Given all this, is this kind of left like Chomsky and Pilger seriously seeking to buy into his self-serving nationalist propaganda and frame Putin as a pure victim of NATO/US containment/encirclement? Good grief.

Thankfully, however, there are many other leftists, probably the great majority, who have not lost their moral compass and universal humanist values and are standing in solidarity both with the Ukrainian people and the brave Russian anti-war movement, and, crucially, are not buying into Putin’s transparent propaganda. Let’s conclude this piece with some of their voices.

Here, for example, Stephen Shalom, Dan La Botz and Thomas Harrison from New Politics (US) criticize the Democratic Socialists of America International Committee pre-invasion statement on Ukraine which echoes the positions taken by Chomsky, Pilger and other authoritarian leftists:

To be sure, Ukraine is a country with many deep problems. On Transparency International’s corruption scale it ranks as highly corrupt – but better than Russia. Its political system is far from democratic. But since 2014, voters have thrown out incumbent presidents at each election – something not likely to happen in autocratic Russia, or in the breakaway Donbas ‘republics’ or Crimea. Human rights defenders, journalists, trade unionists, and other social justice advocates have been subject to terrible abuses in Ukraine, as they have in Russia, Crimea, and Donbas. We stand with all these embattled activists. And we stand against all nationalist bigotries toward ethnic, linguistic, and religious minorities in Ukraine.

The DSA-IC dismisses the Maidan Protest of 2014 as the “U.S. backed Maidan coup.” It thus associates itself with others on the left – we call them ‘campists’ – who claim that all popular insurgencies against leaders who seem to oppose U.S. imperialism are incited, manipulated, or controlled by Washington. There is a degree of condescension and even racism in the notion that movements from below of ordinary Ukrainian, Chinese, Iranian, or Nicaraguan working people are U.S. puppets.  These people are perfectly capable of standing up for themselves and fighting back, even if they do so against overwhelming odds. Do the U.S. State Department and the CIA and NATO attempt to influence and, when they can, direct such movements? Of course. It is clear, however, that the Orange Revolution of 2004 and the Maidan uprising were fundamentally expressions of the democratic aspirations of the Ukrainian people – fed up with the brutality of their government’s treatment of protesters – and their wish for self-determination, and not because they were being directed by Washington or by neo-Nazis.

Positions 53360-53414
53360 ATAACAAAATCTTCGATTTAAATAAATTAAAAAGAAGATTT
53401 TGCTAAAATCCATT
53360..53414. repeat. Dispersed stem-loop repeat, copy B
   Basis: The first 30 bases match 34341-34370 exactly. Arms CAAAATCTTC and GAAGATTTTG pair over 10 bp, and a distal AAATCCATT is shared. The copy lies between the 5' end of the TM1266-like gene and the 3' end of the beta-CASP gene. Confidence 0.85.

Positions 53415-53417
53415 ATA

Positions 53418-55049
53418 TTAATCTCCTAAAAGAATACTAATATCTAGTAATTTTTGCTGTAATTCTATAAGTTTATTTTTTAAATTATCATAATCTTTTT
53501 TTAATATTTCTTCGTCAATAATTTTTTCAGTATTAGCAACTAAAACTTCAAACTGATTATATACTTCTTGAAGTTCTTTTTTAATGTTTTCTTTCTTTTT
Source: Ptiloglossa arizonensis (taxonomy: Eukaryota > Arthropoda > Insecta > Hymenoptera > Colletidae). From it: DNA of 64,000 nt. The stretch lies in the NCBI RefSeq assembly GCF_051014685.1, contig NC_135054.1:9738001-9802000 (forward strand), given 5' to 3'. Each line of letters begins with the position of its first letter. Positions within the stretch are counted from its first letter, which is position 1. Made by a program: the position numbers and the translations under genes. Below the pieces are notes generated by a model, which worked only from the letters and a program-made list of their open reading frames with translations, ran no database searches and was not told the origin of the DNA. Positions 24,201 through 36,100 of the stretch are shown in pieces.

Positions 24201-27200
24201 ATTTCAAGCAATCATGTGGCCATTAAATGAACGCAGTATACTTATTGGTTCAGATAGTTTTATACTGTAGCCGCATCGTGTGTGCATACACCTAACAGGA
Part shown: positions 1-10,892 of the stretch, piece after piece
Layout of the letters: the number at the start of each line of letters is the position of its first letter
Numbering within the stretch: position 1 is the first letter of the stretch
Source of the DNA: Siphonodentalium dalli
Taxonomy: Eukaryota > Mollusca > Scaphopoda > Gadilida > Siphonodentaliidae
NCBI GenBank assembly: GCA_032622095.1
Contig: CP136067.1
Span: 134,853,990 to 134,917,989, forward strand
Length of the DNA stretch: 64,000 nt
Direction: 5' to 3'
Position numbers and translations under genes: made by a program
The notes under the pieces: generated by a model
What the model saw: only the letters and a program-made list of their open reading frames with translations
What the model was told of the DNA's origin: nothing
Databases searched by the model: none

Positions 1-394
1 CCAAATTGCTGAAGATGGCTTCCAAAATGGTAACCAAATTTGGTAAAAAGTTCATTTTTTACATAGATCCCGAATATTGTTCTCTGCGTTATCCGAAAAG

Similarly Stephen Heller at New Politics, critiquing Chomsky’s remarks in a recent interview:

Then he [Chomsky] goes on to justify what Russia did in 2014, repeating the now familiar charge that there was a coup “with direct U.S. involvement.”  Essentially this man of the Left claims that Ukrainians had no right to overthrow a government that banned protest and shot into crowds, and whose president was notoriously corrupt.  Then he gave a justification for Russian seizure of Ukrainian territory […]

Similarly Stephen Zunes on this Maidan 2014 uprising (in a discussion dissenting with Richard Falk and Lawrence Davidson at ZNet 16/3/22, ‘The Politics of the Russo-Ukrainian War’):

Similarly, the 2014 uprising against Yanukovych was not a ‘US coup’—it was a popular, largely non-violent,  uprising mostly led by liberals, which would have succeeded anyway despite the limited amount of U.S. funding provided some opposition activists and Assistant Secretary of State Victoria Nuland’s efforts to influence the makeup of the interim government following Yanukovych’s ouster. The general strike and mass protests which brought down the government utilized classic nonviolent resistance tactics, even though the government they were bringing down had been democratically elected and compromise agreement had just been reached. Yanukovych’s notorious corruption, increasing repression, and close ties to Putin had alienated most of the population by that point.

The limited amount of aid to some opposition groups from the United States, the EU, and various Western foundations were no more responsible for the 2014 uprising against Yanukovych as was the limited amount of Soviet aid to leftist rebels in Central America caused those revolutions take place.

After which Zunes, against much leftist NATO encirclement/aggression theory, then provides a highly plausible hypothesis on a key element in Putin’s real motivation to invade Ukraine, namely the ‘threat of a good example’: